Aloes

by Jason Miner

Succulent Spotlight: Aloes

Aloe varieties, care tips and more...

Aloe-peglerae-x-ferox-in-bloom

What are the different Aloe varieties and which are best for my needs? How do you care for Aloe succulent plants? These are common questions we hope to answer for you in this post. If you would like to comment, please chime in!

Quick Guide Information:
 Hardiness Zone

9-11

Soil Type

Well draining, gritty, sandy

Sun Exposure

Full sun, Partial sun

Water Needs

Low

Maintenance Level Low
Ideal Climate Dry, Arid 
Potential Dangers Frost Damage and Over-Watering

Aloe hits the spotlight after a long day in the sun, thanks to the soothing properties of Aloe vera. But the Aloe genus offers more than just cool relief. There are hundreds of Aloe species, each with differing leaf size, shape, colors, and texture. Some stay small and are perfect for arrangements or pots. Some grow large (50ft or more) and can accent and brighten any landscape. 

Aloe are native to the sub-Saharan regions of Africa, Madagascar and Arabia where it stays dry and arid most of the year. The thick, gel-filled leaves of the Aloe help it to survive such harsh conditions.

Larger Aloe such as A. striata, A. marlothii, A. ferox will need very little care once established and are terrific for outdoor landscapes. Creeping Aloes such as A. algonica, A. brevifolia and A. perfoliata are great for hillsides and areas you want to cover.

Smaller species perfect for pots and arrangements are A. juvena, A. "White Fox", A. "Pink Blush" and A. descoingsii. 

Aloe Care:

Soil:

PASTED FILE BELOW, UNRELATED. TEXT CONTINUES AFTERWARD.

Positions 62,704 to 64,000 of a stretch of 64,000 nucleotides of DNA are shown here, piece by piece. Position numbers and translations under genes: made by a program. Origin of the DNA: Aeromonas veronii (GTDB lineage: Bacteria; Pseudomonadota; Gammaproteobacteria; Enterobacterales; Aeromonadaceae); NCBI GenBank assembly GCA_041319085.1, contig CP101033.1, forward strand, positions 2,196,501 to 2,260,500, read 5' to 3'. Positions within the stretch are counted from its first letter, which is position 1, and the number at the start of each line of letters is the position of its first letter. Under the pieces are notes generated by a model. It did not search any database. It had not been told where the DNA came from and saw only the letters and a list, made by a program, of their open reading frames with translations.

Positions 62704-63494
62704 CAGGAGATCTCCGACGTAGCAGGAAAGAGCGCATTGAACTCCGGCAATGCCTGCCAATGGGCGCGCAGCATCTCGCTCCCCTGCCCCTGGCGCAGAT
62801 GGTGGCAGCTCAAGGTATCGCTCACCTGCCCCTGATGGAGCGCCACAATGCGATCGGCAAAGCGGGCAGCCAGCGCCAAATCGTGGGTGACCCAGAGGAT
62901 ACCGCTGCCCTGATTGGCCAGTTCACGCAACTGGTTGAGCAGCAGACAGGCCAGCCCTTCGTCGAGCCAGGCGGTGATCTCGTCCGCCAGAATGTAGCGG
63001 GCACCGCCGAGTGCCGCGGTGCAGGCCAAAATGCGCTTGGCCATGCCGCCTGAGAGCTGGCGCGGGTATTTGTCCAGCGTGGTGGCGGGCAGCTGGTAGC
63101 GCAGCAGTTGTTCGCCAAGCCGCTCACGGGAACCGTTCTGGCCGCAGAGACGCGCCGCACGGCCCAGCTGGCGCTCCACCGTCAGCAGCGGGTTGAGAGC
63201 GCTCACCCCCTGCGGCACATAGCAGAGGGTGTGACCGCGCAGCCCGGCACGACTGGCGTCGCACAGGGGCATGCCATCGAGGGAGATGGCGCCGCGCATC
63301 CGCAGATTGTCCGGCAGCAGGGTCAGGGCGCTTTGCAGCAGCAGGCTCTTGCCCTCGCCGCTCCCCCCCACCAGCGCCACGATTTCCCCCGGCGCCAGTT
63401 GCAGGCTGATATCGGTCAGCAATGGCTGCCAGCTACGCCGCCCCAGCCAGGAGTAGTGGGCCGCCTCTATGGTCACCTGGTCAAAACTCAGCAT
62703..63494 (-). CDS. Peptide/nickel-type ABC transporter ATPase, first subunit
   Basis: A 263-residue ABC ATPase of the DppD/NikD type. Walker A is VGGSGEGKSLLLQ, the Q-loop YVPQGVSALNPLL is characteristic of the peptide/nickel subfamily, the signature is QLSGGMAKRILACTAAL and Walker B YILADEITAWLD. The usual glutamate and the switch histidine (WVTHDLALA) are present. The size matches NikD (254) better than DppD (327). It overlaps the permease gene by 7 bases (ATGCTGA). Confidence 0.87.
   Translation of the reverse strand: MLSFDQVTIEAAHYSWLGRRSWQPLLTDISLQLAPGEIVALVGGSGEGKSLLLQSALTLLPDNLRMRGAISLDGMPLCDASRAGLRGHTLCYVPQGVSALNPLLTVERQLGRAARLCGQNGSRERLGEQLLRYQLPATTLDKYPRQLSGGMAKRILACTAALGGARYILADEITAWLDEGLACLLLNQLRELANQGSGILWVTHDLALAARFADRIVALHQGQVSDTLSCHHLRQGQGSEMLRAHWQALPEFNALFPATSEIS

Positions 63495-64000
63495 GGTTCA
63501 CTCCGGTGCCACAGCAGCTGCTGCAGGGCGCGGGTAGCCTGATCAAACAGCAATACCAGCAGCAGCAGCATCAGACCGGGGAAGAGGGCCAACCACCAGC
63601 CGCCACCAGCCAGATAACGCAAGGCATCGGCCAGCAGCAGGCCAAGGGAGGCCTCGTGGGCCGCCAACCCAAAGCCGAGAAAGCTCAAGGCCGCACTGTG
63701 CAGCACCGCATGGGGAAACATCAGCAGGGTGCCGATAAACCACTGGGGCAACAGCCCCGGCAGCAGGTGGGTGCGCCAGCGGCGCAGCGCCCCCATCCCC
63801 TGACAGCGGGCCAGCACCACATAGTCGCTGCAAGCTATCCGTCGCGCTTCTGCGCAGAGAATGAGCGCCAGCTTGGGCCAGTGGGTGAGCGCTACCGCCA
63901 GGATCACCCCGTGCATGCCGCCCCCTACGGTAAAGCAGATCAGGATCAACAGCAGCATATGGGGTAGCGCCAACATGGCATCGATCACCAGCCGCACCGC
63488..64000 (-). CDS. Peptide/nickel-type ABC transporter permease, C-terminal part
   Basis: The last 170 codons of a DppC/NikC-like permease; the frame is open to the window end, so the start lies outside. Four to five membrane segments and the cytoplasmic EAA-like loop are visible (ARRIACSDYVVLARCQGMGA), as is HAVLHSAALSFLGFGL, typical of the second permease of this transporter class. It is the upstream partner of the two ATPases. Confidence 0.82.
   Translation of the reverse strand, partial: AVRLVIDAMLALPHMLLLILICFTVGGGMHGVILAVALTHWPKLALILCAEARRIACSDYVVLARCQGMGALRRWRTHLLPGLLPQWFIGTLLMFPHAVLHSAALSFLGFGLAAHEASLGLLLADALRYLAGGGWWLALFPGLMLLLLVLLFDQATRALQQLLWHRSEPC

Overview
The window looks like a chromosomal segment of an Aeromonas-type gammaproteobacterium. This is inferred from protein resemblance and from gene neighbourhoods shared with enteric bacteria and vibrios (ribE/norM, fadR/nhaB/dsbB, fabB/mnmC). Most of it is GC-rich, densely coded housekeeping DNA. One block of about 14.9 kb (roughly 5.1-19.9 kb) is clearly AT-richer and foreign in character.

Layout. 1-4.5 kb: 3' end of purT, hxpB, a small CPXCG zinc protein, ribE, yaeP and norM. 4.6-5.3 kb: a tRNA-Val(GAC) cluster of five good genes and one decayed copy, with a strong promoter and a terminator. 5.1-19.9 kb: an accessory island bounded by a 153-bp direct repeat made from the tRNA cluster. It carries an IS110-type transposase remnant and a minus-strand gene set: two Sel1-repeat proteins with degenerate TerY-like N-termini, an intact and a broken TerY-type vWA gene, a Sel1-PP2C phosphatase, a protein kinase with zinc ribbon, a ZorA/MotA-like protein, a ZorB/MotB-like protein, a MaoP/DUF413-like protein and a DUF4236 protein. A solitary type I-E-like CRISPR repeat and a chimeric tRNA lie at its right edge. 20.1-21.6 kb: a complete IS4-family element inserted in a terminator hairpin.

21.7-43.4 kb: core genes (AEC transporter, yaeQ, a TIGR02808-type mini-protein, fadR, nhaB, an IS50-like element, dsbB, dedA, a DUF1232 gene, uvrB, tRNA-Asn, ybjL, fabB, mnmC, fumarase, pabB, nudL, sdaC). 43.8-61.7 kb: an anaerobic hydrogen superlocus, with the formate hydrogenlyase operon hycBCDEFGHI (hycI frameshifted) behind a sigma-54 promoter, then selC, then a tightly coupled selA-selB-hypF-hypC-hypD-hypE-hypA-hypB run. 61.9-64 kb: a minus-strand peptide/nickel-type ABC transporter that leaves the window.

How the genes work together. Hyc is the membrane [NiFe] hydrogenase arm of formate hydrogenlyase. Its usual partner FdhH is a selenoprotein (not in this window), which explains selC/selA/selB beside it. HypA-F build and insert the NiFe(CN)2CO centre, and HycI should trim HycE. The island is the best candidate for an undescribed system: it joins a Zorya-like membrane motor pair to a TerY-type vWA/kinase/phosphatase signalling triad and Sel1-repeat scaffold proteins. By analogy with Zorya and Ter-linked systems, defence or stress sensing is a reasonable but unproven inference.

• Most outdoor Aloe require gritty, sandy soil and very little water, especially in the hottest of Summer months and cold Winter months.
  • Potted Aloe do just as well with well-draining succulent soil. 

 

Water:

Pay attention to your plant for watering needs. Different soil types and environments will have different watering schedules. Generally, Aloe will not require a lot of watering and therefore is considered easy-care.

  • A darkening and softening base can indicate too much water.
  • Withering leaves can be a sign of too little water.
  • Check to make sure the soil is completely dried before watering.

 

Sun/Light:

  • Most Aloe will thrive in full to partial sun.
  • Plant your garden with larger Aloe in the back and smaller ones in front. They will bloom multiple times and hummingbirds love them.

 

Dangers:

  • Aloe do not like frosty or freezing and wet environments. Move them to a safe spot during these wet months or cover with freeze protection. 
  • Do not over water!  Error on the side of under-watering

Aloe Varieties

Aloe-brevifolia-blue-pink-succulent-plant-zensability-plants

Aloe brevifolia

Aloe-juvena-green-white-succulent-plant-zensability-aloe-varieties-thumb

Aloe juvena

Aloe-peglerae-zensability-aloe-varieties-thumb

Aloe peglerae

Aloe peglerae x ferox

Aloe White Fox in 4 inch pot. Long, triangular green and white speckled leaves from Zensability Plants.

Aloe "White Fox"

 

Aloe Descoingsii x Aloe Haworthioides succulent plant in 2 inch pot from Zensability

Aloe descoingsii x Aloe haworthioides

Aloe-Green-Gold-succulent-plant-zensability

Aloe "Green Gold"

 


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